I am usually an optimist, and can almost always find signs of hope or good news in almost any situation – but when it comes to the school budget and its impact on our members, and more importantly on our students, I find I am more and more at a loss.
I have a few suggestions at the end of this update about actions members can take to encourage the state to live up to its commitment to provide increases in order to fully fund schools that are sponsored by our state union, NYSUT.

I am sorry to start off this update on a such a down note – at least Spring comes later this week, and next week is a well deserved – and much needed week off! Those are things to celebrate!

If you’re still reading –here are some of the details of what was happening around the district this week . . . .

Budget Updates

This week there were two “Budget Review” meetings at NRHS. Members of the administration made detailed presentations to the Board and to the community regarding the 2013-2014 spending plan. As I wrote above, the news was not encouraging. The powerpoint presentations are posted on the district’s website and I have included a link to them at the end of this article.

The proposed budget includes a “budget to budget” increase of 1.69%, or almost four million dollars over last year’s budget. The total budget for next year is set at $238,139,629. This increase reflects tax levy increase of 3.15%. The levy increase exceeds the tax cap because certain expenses, including a portion of the TRS contribution increase is exempt from the cap. The tax rate for next year is 4.49%.

However, the increase in the budget is outweighed by the increases in expenses that all school districts across the state are facing.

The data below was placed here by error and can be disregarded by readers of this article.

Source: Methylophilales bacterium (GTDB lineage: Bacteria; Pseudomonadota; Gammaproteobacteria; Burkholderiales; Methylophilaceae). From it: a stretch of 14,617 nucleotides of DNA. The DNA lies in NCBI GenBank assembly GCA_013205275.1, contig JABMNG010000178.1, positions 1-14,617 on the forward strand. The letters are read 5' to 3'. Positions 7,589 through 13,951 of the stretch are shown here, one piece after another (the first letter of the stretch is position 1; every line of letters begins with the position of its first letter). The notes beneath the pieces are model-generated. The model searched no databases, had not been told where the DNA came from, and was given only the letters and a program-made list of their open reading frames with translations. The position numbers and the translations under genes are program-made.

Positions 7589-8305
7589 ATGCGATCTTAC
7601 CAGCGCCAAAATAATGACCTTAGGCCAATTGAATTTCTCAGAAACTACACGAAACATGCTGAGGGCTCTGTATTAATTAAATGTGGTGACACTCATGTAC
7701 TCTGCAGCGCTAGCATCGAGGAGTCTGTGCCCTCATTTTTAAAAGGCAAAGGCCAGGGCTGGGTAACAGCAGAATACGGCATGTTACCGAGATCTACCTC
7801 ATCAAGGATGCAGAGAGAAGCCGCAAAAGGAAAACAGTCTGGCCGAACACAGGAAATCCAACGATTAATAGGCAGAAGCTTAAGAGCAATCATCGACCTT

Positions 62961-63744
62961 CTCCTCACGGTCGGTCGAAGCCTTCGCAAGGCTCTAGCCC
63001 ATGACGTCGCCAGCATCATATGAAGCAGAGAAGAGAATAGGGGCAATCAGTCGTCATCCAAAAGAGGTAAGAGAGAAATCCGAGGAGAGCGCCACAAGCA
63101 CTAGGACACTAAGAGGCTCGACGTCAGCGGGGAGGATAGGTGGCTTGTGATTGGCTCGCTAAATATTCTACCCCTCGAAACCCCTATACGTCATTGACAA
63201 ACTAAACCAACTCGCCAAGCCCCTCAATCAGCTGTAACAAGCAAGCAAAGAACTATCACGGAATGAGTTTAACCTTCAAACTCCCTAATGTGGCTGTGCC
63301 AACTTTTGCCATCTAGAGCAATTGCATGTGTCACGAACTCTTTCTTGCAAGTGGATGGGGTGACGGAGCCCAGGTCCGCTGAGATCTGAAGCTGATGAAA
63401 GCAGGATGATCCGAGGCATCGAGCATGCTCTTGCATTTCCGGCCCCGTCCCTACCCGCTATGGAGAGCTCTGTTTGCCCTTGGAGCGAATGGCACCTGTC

The dramatic increases in the district’s state mandated contribution to the Teacher’s Retirement Fund of over four million dollars, as well as smaller but significant increases to the Employees’ Retirement System, health insurance premiums, and negotiated increases to staff members’ salaries are all taking their toll on the district’s budget. Compounding the problem, as has been noted before, is the Governor’s “tax levy cap” that severely restricts school districts’ ability to raise funds needed to offset these increased costs.

The tax levy cap prohibits districts from increasing the tax levy – that is the amount of dollars raised – by more than 2% over the previous years, with a few exemptions for certain categories of expenses. Districts may choose to “override” the cap, but that can only be accomplished by a 60% vote. This requirement that a “supermajority” must pass any budget over the 2% tax cap is the root of the union’s (NYSUT) court case against the Governor, claiming that, among other things, the requirement violates the “one person one vote” principle enshrined in the Constitution. I have attached links to two articles about the tax-cap lawsuit at the end of this article.